Investigatory Powers Bill (HL Bill 62)

(e) the Secretary of State considers that satisfactory arrangements made for
the purposes of sections 141 and 142 (safeguards relating to disclosure
etc.) are in force in relation to the warrant,

(f) in a case where the Secretary of State considers that a
35telecommunications operator outside the United Kingdom is likely to
be required to provide assistance in giving effect to the warrant if it is
issued, the Secretary of State has complied with section 131, and

(g) the decision to issue the warrant has been approved by a Judicial
Commissioner.

40For the meaning of “head of an intelligence service”, see section 239.

(2) A warrant is necessary on grounds falling within this subsection if it is
necessary—

(a) for the purpose of preventing or detecting serious crime, or

(b) in the interests of the economic well-being of the United Kingdom so
45far as those interests are also relevant to the interests of national
security (but see subsection (3)).

(3) A warrant may be considered necessary on the ground falling within
subsection (2)(b) only if the information which it is considered necessary to

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obtain is information relating to the acts or intentions of persons outside the
British Islands.

(4) A warrant may not be considered necessary in the interests of national security
or on any other grounds falling within subsection (2) if it is considered
5necessary only for the purpose of gathering evidence for use in any legal
proceedings.

(5) An application for the issue of a bulk interception warrant may only be made
on behalf of the head of an intelligence service by a person holding office under
the Crown.

131 10Additional requirements in respect of warrants affecting overseas operators

(1) This section applies where—

(a) an application for a bulk interception warrant has been made, and

(b) the Secretary of State considers that a telecommunications operator
outside the United Kingdom is likely to be required to provide
15assistance in giving effect to the warrant if it is issued.

(2) Before issuing the warrant, the Secretary of State must consult the operator.

(3) Before issuing the warrant, the Secretary of State must, among other matters,
take into account—

(a) the likely benefits of the warrant,

(b) 20the likely number of users (if known) of any telecommunications
service which is provided by the operator and to which the warrant
relates,

(c) the technical feasibility of complying with any requirement that may be
imposed on the operator to provide assistance in giving effect to the
25warrant,

(d) the likely cost of complying with any such requirement, and

(e) any other effect of the warrant on the operator.

132 Approval of warrants by Judicial Commissioners

(1) In deciding whether to approve a decision to issue a warrant under section 130,
30a Judicial Commissioner must review the Secretary of State’s conclusions as to
the following matters—

(a) whether the warrant is necessary as mentioned in subsection (1)(b) of
that section,

(b) whether the conduct that would be authorised by the warrant is
35proportionate to what is sought to be achieved by that conduct,

(c) whether—

(i) each of the specified operational purposes (see section 134) is a
purpose for which the examination of intercepted content or
secondary data obtained under the warrant is or may be
40necessary, and

(ii) the examination of intercepted content or secondary data for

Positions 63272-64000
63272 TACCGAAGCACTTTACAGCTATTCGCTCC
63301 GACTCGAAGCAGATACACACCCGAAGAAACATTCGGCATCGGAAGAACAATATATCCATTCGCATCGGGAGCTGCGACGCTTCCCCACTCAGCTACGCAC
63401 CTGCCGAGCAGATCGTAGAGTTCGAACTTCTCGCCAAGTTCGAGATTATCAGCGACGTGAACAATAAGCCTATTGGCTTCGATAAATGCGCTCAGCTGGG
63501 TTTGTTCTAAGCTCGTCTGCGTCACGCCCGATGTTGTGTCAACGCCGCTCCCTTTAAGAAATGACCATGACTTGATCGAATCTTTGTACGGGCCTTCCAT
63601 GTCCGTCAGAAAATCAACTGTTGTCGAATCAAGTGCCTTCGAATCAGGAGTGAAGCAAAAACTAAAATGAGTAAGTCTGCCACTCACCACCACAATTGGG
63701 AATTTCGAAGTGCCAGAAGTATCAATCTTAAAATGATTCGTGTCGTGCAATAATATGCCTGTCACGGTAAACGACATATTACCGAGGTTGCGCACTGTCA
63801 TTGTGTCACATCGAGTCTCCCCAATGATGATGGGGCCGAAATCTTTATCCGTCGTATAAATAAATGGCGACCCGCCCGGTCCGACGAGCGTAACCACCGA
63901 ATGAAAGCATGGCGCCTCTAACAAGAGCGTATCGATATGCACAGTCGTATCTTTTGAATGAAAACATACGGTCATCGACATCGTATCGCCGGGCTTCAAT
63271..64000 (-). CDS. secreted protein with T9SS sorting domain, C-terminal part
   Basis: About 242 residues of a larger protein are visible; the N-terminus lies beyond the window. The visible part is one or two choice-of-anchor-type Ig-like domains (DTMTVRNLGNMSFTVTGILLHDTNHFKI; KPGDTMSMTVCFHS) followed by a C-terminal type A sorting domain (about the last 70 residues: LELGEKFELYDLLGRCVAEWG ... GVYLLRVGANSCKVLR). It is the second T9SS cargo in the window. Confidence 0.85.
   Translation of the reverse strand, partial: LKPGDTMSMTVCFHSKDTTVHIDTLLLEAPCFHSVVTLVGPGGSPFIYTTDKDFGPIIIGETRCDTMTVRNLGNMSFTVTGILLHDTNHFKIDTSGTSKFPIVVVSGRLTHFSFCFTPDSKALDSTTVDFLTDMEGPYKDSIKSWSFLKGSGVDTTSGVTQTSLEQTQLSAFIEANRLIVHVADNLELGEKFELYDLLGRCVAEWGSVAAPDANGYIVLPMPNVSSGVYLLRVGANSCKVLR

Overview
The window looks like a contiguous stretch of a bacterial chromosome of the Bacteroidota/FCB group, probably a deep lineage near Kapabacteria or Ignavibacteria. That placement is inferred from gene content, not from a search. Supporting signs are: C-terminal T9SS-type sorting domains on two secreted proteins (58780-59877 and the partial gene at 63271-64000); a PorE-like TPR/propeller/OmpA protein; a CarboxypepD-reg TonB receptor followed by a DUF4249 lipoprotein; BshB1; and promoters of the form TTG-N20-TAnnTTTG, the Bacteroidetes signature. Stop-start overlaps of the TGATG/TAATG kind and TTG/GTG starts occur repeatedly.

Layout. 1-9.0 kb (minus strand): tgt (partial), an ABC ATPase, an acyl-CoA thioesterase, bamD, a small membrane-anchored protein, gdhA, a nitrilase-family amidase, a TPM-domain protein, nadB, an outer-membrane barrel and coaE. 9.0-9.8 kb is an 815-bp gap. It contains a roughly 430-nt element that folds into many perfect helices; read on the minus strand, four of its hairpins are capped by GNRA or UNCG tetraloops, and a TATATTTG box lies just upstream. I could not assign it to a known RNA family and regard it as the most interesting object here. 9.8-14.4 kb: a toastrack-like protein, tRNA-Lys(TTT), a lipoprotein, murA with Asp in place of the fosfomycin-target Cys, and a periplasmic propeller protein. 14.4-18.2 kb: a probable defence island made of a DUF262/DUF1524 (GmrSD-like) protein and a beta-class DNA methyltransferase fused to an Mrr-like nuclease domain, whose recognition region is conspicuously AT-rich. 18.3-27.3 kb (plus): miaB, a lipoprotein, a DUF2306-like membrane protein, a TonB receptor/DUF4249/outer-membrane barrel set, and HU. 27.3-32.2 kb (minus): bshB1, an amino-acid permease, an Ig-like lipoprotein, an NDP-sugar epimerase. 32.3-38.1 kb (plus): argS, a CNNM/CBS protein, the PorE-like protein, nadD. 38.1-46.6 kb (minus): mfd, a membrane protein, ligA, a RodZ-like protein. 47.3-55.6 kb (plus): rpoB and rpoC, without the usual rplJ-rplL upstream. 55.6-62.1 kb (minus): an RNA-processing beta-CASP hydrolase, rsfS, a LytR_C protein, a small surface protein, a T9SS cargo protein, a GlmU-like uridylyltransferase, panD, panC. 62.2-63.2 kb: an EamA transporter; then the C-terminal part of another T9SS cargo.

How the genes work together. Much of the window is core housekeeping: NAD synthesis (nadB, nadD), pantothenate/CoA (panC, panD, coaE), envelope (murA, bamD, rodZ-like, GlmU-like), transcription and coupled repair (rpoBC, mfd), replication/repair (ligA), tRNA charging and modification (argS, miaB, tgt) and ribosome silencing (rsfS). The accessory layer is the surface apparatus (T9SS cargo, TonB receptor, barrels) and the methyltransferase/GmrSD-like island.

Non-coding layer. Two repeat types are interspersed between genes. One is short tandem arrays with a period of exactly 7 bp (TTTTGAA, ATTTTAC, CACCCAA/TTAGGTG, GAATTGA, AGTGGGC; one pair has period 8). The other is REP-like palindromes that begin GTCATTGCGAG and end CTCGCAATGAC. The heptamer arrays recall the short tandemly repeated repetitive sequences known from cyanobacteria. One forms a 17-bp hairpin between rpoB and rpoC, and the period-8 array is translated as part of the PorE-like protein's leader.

each such purpose is necessary as mentioned in section
130(1)(d)(ii), and

(d) any matters taken into account in accordance with section 131.

(2) 45In doing so, the Judicial Commissioner must—

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(a) apply the same principles as would be applied by a court on an
application for judicial review, and

(b) consider the matters referred to in subsection (1) with a sufficient
degree of care as to ensure that the Judicial Commissioner complies
5with the duties imposed by section 2 (general duties in relation to
privacy).

(3) Where a Judicial Commissioner refuses to approve a decision to issue a
warrant under section 130, the Judicial Commissioner must give the Secretary
of State written reasons for the refusal.

(4) 10Where a Judicial Commissioner, other than the Investigatory Powers
Commissioner, refuses to approve a decision to issue a warrant under section
130, the Secretary of State may ask the Investigatory Powers Commissioner to
decide whether to approve the decision to issue the warrant.

133 Decisions to issue warrants to be taken personally by Secretary of State

(1) 15The decision to issue a bulk interception warrant must be taken personally by
the Secretary of State.

(2) Before a bulk interception warrant is issued, it must be signed by the Secretary
of State.

134 Requirements that must be met by warrants

(1) 20A bulk interception warrant must contain a provision stating that it is a bulk
interception warrant.

(2) A bulk interception warrant must be addressed to the head of the intelligence
service by whom, or on whose behalf, the application for the warrant was
made.

(3) 25A bulk interception warrant must specify the operational purposes for which
any intercepted content or secondary data obtained under the warrant may be
selected for examination.

(4) The operational purposes specified in the warrant must be ones specified, in a
list maintained by the heads of the intelligence services (“the list of operational
30purposes”), as purposes which they consider are operational purposes for
which intercepted content or secondary data obtained under bulk interception
warrants may be selected for examination.

(5) The warrant may, in particular, specify all of the operational purposes which,